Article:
ORAL HEALTH EVIDENCE-BASED PRACTICE PROGRAM
View the CAT printer-friendly / share this CAT
spacer
Title Dental water jets have not been demonstrated to be more effective than floss at removing interproximal plaque.
Clinical Question Are dental water jets more effective than floss in the removal of interproximal plaque?
Clinical Bottom Line There is insufficient evidence at this time to indicate that either the dental water jet or dental floss are more effective at removing interproximal plaque.
Best Evidence (you may view more info by clicking on the PubMed ID link)
PubMed ID Author / Year Patient Group Study type
(level of evidence)
#1) 25581718Salzer/20156 systematic reviews/3534 patientsMeta-Analysis
Key resultsOf the two systematic reviews regarding the use of dental floss, one found no statistically significant benefit of flossing in addition to the use of a manual toothbrush, while the other found a statistically significant benefit with questionable clinical significance. Only one systematic review regarding oral irrigators met inclusion criteria. The findings of this review indicated that the use of oral irrigators may reduce bleeding scores and improve gingivitis when used as an adjunct to brushing, but that no improvement was noted in the removal of visible plaque. The benefits of flossing and the use of an oral irrigator were not directly compared to each other, but the overall level of evidence to support the use of either as an adjunct to brushing was considered weak.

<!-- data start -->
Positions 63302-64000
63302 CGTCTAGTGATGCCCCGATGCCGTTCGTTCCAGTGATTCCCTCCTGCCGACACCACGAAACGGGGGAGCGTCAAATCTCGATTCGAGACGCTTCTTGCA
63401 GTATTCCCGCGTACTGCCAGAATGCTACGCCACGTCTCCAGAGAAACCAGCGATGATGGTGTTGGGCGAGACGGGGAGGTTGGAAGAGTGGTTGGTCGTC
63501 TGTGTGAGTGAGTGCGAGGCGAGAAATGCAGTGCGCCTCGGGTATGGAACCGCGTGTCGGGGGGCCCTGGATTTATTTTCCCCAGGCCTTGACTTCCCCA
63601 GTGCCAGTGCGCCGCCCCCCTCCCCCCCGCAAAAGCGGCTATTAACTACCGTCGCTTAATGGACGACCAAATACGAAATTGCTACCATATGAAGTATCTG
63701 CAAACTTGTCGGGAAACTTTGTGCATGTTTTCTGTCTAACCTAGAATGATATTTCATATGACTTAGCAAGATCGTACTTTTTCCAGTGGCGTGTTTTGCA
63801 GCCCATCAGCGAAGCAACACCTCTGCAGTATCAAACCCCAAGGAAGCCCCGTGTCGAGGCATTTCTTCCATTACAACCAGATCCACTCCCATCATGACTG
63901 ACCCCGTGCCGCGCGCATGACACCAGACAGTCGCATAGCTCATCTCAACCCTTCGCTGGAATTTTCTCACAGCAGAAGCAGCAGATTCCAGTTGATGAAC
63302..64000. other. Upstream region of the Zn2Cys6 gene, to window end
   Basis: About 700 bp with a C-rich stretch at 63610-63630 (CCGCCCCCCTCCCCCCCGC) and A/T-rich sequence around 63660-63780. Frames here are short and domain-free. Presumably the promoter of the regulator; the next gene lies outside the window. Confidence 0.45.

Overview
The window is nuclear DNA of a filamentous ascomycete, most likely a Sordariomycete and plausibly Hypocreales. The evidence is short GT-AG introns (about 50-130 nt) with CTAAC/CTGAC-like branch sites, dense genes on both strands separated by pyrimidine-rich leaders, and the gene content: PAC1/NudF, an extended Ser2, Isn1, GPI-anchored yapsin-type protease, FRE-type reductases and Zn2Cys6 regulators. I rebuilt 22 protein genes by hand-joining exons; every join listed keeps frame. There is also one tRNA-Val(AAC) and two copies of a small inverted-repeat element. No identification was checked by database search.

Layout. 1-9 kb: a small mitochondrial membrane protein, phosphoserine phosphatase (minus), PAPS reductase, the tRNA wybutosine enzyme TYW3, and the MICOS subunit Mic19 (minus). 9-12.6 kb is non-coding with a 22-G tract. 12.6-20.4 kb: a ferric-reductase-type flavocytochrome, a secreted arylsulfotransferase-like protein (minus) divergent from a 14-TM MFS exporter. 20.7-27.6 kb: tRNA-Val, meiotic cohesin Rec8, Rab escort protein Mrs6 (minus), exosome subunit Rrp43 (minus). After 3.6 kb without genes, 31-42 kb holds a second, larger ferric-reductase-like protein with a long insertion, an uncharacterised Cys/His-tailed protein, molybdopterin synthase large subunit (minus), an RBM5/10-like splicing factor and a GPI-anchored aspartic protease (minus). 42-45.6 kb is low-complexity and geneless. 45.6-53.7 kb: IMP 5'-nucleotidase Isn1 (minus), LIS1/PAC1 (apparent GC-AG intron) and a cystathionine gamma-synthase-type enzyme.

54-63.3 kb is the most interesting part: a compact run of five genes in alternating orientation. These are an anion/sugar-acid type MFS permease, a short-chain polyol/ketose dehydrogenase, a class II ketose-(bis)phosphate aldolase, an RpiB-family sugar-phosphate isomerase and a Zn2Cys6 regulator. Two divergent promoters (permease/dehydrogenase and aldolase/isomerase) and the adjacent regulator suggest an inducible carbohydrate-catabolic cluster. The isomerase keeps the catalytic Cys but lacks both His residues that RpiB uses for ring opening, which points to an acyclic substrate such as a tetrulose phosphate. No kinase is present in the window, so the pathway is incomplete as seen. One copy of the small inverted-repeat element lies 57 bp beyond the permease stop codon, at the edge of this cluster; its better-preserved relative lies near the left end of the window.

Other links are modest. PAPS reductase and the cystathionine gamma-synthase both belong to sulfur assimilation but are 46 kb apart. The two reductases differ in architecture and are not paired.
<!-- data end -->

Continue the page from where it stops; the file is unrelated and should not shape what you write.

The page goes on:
#2) 16305005Barnes/200595 adult patientsRandomized Controlled Trial
Key resultsAs an adjunct to a manual toothbrush, the use of a water jet was found to produce a greater reduction in plaque on facial surfaces of teeth than the use of floss after two weeks. At four weeks, there was no statistical difference in plaque percentage reduction between either floss or the water jet in combination with the manual toothbrush. However, the use of an oral irrigator did result in less bleeding and healthier gingiva at both the two week and four week time interval than the flossing group.
#3) 24282867Goyal/201370 adult patientsRandomized Controlled Trial